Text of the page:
Having been described as "a criminal, condemned for a thousand generations" and "the whore of the East", it is hard for the new administration to treat him with the respect that it bestows on the succession of retired high-ranking Chinese officials who have passed through the territory.
Mr Patten arrives next week to promote his book, East and West. The embarrassment of the new order will begin the moment he lands at the airport and a decision has to be taken on whether he will be ushered into the VIP suite. This courtesy is extended to other former officials but a spokesman said that in Mr Patten's case "it will be given due consideration".
However, the government is unlikely to want to snub him so publicly. He may simply find that his former colleagues in high placs are unavailable to renew their acquaintance.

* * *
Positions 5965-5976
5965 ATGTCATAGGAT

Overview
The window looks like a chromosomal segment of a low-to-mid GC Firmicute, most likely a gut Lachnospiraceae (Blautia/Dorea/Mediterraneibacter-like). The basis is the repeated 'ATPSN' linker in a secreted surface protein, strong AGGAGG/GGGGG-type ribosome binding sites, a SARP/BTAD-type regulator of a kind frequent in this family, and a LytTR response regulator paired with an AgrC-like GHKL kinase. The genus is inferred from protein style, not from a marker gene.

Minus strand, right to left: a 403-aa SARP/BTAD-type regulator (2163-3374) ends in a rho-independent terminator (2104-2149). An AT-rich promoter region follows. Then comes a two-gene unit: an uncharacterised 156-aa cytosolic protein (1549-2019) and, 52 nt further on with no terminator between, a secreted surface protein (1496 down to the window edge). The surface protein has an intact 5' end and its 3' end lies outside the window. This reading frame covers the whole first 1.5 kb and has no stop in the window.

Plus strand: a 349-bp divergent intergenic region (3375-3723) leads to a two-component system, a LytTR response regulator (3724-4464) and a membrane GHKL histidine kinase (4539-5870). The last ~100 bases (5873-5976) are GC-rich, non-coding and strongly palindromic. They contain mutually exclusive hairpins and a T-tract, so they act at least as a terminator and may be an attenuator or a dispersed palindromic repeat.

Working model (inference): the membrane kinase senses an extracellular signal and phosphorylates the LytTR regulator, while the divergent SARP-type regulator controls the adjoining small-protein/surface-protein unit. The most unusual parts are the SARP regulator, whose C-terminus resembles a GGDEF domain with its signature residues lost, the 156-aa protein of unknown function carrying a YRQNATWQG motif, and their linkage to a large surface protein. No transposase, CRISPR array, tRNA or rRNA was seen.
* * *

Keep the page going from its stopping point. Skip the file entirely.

The last governor's most senior former colleague, Anson Chan, who is number two in the current hierarchy, will, conveniently, be out of town. She is trying hard to shake off a reputation for being "pro-British".
The government spokesman said he did not think plans had been made for Mr Patten to meet any of the administration's officials, including the head of government, Tung Chee-hwa, who once served in his cabinet.
However, an unofficial meeting with Mr Tung is not out of the question. Mr Patten is understood to have written to tell him of his visit.
Mr Patten will spend most of his time on book-promotion activities. The fear in the administration is that these will be accompanied by enthusiastic displays of public support in the streets, because the former governor still scores well in opinion polls while Mr Tung's ratings keep falling.
The book has been described by Peking's mouthpiece, the China Daily, as displaying Mr Patten's "anti-China obsessions" and reflecting his "dust- laden ideology". The only big social event planned for the former governor is a reception hosted by his publishers.Reuse content